Inquiring minds want to know, and three Europeans (perhaps in cahoots with the divine) have answered:
When a reader sent me this article, and I read the online condensed version (it takes two minutes), I thought it as a joke. But no, it’s for real. You can see the journal site here, and a response to the article is the first one listed on the contents page of the latest issue. I’d love to see the response, or the full original paper (you can see a precis by clicking on the screenshot below). I’ve archived the article’s precis here in case that for some reason they ditch the article.
Okay, I’m going to show you the whole “snippet” of the paper as presented by the journal:
Which Saint to pray for fighting against a Covid infection? A short survey
The relationship between religion and medicine is well known in human communities since antiquity. Medieval medicine was based on Hippocratic and Galenic doctrines, but it was also characterized by spiritual and divine influences. So, in European countries, in Middle Ages, Saints’ invocation for the curing of diseases was an usual practice.
Despite, the spiritual and religious dimensions have deviated from medicine after the Renaissance and the Late Enlightenment, the intercession to the Saints. . .
We conducted a survey on two of the most used social networks: Twitter and Facebook. The survey was conducted between August 21 and 25, 2020. Each author posted on his Twitter and Facebook page, the following question: “Which saint you would pray for fighting against a Covid infection?”. The total number of followers targeted by the question was 15,840 people (92% from Europe).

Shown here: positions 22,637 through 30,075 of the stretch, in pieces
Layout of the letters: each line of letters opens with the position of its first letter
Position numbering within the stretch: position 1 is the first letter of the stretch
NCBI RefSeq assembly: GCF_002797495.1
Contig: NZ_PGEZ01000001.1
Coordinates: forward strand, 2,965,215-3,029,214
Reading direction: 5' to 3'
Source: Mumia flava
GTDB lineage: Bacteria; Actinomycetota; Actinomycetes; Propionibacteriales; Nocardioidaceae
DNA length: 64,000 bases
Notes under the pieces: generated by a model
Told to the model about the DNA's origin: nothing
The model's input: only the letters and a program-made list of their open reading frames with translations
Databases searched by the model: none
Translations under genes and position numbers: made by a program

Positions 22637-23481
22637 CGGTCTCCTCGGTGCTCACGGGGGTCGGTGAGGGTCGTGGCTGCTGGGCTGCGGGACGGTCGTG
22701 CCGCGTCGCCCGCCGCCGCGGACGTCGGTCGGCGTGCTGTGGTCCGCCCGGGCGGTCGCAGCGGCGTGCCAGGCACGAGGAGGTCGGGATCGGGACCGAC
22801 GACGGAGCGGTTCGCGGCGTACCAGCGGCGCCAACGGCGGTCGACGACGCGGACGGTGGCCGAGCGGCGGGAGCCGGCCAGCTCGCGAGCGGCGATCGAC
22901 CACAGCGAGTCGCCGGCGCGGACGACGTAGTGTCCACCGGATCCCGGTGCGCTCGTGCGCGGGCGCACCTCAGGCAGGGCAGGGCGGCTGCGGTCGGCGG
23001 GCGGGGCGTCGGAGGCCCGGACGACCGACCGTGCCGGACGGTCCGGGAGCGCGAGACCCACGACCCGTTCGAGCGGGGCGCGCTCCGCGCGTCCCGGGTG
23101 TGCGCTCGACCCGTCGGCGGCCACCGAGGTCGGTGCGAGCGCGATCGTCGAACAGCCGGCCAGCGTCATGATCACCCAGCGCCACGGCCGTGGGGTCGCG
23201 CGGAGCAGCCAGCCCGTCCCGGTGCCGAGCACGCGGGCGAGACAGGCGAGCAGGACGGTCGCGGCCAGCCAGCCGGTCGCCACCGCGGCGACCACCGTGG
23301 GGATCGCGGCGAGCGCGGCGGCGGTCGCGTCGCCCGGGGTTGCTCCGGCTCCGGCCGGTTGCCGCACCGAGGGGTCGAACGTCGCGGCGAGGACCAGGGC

A total of 1158 adult anonymous participants (mainly from France and Italy) answered to our question. For obvious ethical reason, no sex, age or cultural background are available. All results are summarized in Table 1.
Analyzing the results in more detail, from the survey it emerges that the majority saint is St. Rita (Fig. 1). From a young age, Rita of Cascia (Italy, 1381-1457) dreamed of consecrating herself to God, but she was destined to marry a violent man. Rita’s patience and love changed her husband’s character. After the violent death of her husband and two children from illness, Rita decided to follow the youthful desire by entering the monastery of the Order of Sant’Agostino in Cascia (Italy) .
This short medico-anthropological study is revealing the psychology of Western patients vis-à-vis the magic-religious means used in the fight against diseases, particularly in an epidemic/pandemic context. The survey confirms that Catholic people continue to entrust their sorrows, their anxieties and their hopes to the divinity, especially in time of global stress, mainly if it is a suddenly-presented difficulty that have changed the people’s lifestyle. Moreover, the choice of the Saints to. . .
AP had the initial idea of the search and contributed to the survey. AC contributed to the survey. PC wrote the first draft of the manuscript, with significant critical input from all other coauthors. All authors have read and approve the final article. PC is the manuscript guarantor.
Disclosure of interest
The authors declare that they have no competing interest.
So if you don’t get vaccinated, you better start praying to Saint Rita.
This is unbelievably stupid. And their research used subjects garnered from Twitter and Facebook!
Note that this isn’t just a survey of opinion, but is somewhat prescriptive: “In the absence of a treatment still considered universally effective, and of a vaccine validated by the health authorities, we wanted to know which Catholic saint the European Christian community turned to in the event of infection with Covid-19 to request a miraculous healing.”
Elsevier should be ashamed of itself. If anybody has access to the letter of response, I’d love to see it.
h/t: Ginger K